Scan Magazine, Issue 135, April-May 2020

Page 24

The restauration of Við Áir whaling station is expected to finish in 2025, but visitors can follow the work in progress on weekends during summertime. Photo: Aarhus School of Architecture, Jan Buthke & Robert B. Trempe Jr.

Stories of nature and culture woven together Waterfalls, steep cliffs, jaw-dropping views and grass roofed houses... The Faroe Islands are famous for being a feast for the eyes – and for having more sheep than inhabitants. Located in the North Atlantic Ocean between Iceland and Norway, the group of volcanic islands is remote, but far from short of natural and cultural history to discover – a history that is carefully woven together by the National Museum of the Faroe Islands. By Camilla Pedersen

The museum lets the story unfold across different locations. “We offer visitors the chance to dive into various aspects of Faroese history, culture, geology and wildlife – all the things that did and still do shape the Faroese islands and their people,” says museum director Herleif Hammer. And new chapters are constantly being written. One of the projects currently in the works is the restoration 24  |  Issue 135  |  April/May 2020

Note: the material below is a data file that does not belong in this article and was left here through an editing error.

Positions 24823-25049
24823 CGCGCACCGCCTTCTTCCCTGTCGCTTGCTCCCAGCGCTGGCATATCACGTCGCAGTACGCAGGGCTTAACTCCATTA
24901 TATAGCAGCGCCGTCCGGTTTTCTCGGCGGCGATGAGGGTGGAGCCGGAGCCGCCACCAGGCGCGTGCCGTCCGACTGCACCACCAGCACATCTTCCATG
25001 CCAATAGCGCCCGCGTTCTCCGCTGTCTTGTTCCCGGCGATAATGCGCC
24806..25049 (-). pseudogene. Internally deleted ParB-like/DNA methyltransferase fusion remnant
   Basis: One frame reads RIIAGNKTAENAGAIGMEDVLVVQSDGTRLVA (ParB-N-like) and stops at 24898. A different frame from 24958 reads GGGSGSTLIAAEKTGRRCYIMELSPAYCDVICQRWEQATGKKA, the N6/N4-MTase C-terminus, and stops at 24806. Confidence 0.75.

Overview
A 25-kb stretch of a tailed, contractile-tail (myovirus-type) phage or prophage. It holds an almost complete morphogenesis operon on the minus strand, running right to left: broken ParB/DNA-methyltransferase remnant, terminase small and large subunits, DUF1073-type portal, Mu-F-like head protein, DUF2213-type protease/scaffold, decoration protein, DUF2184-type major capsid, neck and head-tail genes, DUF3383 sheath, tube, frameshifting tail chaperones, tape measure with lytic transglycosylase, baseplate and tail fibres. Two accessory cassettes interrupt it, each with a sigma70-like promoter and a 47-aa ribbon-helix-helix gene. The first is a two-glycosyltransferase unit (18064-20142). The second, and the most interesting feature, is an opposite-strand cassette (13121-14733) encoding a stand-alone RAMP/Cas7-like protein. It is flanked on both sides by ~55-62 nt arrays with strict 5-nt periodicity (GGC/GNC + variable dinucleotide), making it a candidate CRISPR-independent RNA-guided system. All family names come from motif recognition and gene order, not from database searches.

of Við Áir whaling station, which dates back to 1905. The restoration project is expected to finish in 2025, but is open on weekends from June until August to let curious visitors see how the restoration is coming along. “Whaling was the first commercial industry here on the Faroe Islands. It generated jobs, meat for the locals,

sought-after oil – nothing went to waste. This is the last Faroese whaling station standing out of a total of seven, and luckily, all buildings and machines are still there. But what makes it even more special is that it’s also the only one of its kind in the entire northern hemisphere. Though controversial, whaling has been an important part of our story – and that’s why the whaling station is worth preserving. The future museum will offer visitors a guided tour through the station, while also touching on the biology and life cycle of the whales.”

Faroese gold Sheep have been equally important to the survival of Faroese people, if not more – and not only because they mow